Note that the end of the metal shaft is bent back about 1/8 inch to form a retainer barb that keeps the propeller shaft in the tubing. Pliers with one slim round jaw work well. Make the retainer barb with a rough end, and larger than the ID of the tubing, so the tubing will stretch over the barb and then close around it for maximum retention.
I have caught many fish with proptail flies: steelhead, 3 species of salmon, char, bass, freshwater dorado, as well as many saltwater species—barracuda, jacks, tarpon, snook and even triggerfish. However, the metal props are heavy (about 7 grains for larger props), making the flies tail-heavy and harder to cast. Plastic props are much lighter, and will not cut through a flexible mono shaft.
Plastic propellers can be made using two metal propellers and strips of that obnoxious plastic that is used to package most modern electronics—the clear plastic that needs a mat knife and a lot of swearwords to open. Cut a rectangle of this stuff a little larger than a metal propeller; sandwich the plastic between two metal propellers, grabbing the sandwich off-center using a pair of pliers (the sandwich will gape quite a bit at the other side because the propellers are angled and swept back, whereas the plastic is flat). Dunk the sandwich in boiling water for a few seconds, squeezing the pliers so the plastic deforms somewhat toward the shape of the metal. Then grab the sandwich at the center—making sure the two props are still in alignment—dunk the sandwich in boiling water and squeeze hard. Quench with a brief dip in cold water. If done properly, the plastic will closely conform to the angles of the blades, and the raised “hub” of the blades will make a dimple in the plastic. Trim the edges of the plastic to the shape of the metal props (I trace around the metal with a Sharpie first) and don’t worry if the trimming is not exact; leave extra material around the hub area for more strength (you can glue on a sequin for even more strength). Poke a hole in the center of the hub with a pushpin. To attach the plastic propeller, I use the PBL and bent pin method, but a 30lb mono shaft will do. SoftGlass, a material similar to PBL but with 20% larger diameter, works well for larger flies. As in all propeller flies, the dressing must be short enough not to interfere with the prop, and weeds, filamentary algae and the like will also inhibit the prop.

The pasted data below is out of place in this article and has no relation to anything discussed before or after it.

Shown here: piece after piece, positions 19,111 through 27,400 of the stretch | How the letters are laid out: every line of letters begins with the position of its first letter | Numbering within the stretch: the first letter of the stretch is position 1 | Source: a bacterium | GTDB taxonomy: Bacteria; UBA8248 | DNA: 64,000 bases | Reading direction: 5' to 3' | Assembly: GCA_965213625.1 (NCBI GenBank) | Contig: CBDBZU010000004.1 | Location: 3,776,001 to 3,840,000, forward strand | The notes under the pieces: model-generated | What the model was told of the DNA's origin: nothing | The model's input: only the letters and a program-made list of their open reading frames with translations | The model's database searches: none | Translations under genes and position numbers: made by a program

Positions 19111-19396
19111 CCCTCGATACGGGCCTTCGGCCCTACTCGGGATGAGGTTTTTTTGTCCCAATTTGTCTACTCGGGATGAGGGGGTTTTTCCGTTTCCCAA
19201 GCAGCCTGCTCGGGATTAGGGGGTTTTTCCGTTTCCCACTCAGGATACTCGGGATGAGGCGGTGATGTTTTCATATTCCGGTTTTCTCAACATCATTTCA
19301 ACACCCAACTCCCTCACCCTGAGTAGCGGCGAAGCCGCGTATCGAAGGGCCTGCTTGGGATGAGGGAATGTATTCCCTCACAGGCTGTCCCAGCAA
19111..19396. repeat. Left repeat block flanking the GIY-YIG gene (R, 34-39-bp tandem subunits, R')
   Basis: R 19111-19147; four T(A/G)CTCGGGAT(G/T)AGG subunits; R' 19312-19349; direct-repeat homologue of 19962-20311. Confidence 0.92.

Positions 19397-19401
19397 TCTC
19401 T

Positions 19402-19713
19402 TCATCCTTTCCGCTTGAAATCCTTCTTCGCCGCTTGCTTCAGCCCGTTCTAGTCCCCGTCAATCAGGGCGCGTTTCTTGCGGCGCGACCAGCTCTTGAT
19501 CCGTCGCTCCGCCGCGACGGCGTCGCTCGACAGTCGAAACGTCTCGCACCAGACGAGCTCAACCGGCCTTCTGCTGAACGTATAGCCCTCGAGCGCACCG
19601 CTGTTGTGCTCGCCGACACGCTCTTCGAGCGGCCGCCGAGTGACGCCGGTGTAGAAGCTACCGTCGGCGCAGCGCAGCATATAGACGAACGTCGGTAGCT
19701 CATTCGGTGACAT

Flies with plastic propellers look good in my test tank; they have been eaten by many salmon, as well as by dorado and tarpon, and I welcome anyone using these plastic proptail flies for other fish and sharing their results.